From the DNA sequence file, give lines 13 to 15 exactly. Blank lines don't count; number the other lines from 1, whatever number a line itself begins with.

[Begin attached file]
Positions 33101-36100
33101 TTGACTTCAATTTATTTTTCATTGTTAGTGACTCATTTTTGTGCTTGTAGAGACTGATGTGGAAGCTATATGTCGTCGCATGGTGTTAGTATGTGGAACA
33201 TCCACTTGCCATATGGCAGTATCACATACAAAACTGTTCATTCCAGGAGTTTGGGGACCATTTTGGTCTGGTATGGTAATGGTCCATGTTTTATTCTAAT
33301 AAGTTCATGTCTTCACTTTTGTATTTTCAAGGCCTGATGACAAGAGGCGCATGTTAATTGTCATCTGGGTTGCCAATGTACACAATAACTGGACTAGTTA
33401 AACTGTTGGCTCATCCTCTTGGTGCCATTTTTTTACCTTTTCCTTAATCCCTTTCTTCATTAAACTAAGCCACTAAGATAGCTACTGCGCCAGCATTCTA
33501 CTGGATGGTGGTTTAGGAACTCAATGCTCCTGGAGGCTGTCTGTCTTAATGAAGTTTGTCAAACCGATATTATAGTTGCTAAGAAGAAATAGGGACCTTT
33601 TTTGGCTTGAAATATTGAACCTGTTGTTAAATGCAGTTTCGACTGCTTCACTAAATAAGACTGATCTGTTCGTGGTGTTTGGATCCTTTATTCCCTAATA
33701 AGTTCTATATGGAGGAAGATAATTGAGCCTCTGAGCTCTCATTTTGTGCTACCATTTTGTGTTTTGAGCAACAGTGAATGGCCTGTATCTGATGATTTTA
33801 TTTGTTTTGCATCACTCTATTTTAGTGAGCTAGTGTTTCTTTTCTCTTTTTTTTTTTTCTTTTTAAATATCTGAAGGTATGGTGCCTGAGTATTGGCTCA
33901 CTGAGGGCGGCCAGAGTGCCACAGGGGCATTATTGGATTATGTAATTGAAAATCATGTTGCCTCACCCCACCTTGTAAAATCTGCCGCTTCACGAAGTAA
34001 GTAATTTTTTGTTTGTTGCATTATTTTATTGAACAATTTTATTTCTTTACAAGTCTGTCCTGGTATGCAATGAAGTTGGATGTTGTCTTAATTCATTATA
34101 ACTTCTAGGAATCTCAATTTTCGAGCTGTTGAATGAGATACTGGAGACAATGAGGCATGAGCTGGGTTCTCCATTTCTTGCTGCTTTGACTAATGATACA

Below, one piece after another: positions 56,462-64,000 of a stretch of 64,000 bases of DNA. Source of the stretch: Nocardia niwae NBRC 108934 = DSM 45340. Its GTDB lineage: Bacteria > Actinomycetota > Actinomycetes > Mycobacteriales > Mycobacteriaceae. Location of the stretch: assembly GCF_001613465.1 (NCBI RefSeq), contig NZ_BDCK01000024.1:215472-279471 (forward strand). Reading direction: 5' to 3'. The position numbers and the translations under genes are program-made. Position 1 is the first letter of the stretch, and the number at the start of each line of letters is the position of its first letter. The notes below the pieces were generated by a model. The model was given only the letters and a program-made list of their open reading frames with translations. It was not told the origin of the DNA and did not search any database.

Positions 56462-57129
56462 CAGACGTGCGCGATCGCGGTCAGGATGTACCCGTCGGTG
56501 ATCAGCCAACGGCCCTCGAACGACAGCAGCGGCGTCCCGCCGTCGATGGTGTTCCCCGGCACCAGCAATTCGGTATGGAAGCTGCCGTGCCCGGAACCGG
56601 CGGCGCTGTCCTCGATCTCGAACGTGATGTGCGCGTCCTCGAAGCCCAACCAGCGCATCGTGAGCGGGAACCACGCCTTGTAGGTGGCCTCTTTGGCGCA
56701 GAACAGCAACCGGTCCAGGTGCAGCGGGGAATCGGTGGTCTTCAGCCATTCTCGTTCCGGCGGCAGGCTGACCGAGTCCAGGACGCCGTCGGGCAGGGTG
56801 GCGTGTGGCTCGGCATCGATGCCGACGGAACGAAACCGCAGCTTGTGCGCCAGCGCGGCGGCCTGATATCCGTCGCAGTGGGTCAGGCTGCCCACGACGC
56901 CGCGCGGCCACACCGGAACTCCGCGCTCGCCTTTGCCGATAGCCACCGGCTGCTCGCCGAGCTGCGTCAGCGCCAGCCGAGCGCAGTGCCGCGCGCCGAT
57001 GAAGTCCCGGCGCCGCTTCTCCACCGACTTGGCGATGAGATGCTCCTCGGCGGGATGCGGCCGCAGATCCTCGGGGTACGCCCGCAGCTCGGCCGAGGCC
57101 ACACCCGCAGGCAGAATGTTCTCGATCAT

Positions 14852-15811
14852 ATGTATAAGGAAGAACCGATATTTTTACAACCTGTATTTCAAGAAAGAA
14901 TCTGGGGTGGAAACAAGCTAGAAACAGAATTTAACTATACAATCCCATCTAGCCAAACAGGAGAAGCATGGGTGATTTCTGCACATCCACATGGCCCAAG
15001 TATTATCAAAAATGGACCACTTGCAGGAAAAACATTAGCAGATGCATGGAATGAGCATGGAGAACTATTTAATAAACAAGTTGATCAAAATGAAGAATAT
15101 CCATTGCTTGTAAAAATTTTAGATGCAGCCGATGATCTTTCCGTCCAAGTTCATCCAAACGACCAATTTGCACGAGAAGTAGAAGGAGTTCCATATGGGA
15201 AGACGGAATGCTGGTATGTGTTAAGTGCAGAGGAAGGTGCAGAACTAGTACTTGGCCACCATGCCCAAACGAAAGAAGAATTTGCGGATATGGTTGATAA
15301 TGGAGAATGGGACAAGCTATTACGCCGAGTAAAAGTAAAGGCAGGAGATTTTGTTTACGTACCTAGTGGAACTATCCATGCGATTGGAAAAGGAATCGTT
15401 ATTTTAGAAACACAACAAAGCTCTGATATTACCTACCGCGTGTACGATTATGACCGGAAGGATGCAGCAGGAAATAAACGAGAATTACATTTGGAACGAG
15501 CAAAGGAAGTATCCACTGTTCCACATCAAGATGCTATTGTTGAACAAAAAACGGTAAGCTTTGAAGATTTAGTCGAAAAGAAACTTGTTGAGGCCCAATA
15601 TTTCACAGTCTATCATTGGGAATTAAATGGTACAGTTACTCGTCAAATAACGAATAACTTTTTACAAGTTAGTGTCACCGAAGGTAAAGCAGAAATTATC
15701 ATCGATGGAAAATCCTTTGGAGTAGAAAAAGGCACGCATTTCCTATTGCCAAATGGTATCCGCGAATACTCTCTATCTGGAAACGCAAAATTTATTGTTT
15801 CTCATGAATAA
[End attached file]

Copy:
Below, one piece after another: positions 56,462-64,000 of a stretch of 64,000 bases of DNA. Source of the stretch: Nocardia niwae NBRC 108934 = DSM 45340. Its GTDB lineage: Bacteria > Actinomycetota > Actinomycetes > Mycobacteriales > Mycobacteriaceae. Location of the stretch: assembly GCF_001613465.1 (NCBI RefSeq), contig NZ_BDCK01000024.1:215472-279471 (forward strand). Reading direction: 5' to 3'. The position numbers and the translations under genes are program-made. Position 1 is the first letter of the stretch, and the number at the start of each line of letters is the position of its first letter. The notes below the pieces were generated by a model. The model was given only the letters and a program-made list of their open reading frames with translations. It was not told the origin of the DNA and did not search any database.

Positions 56462-57129
56462 CAGACGTGCGCGATCGCGGTCAGGATGTACCCGTCGGTG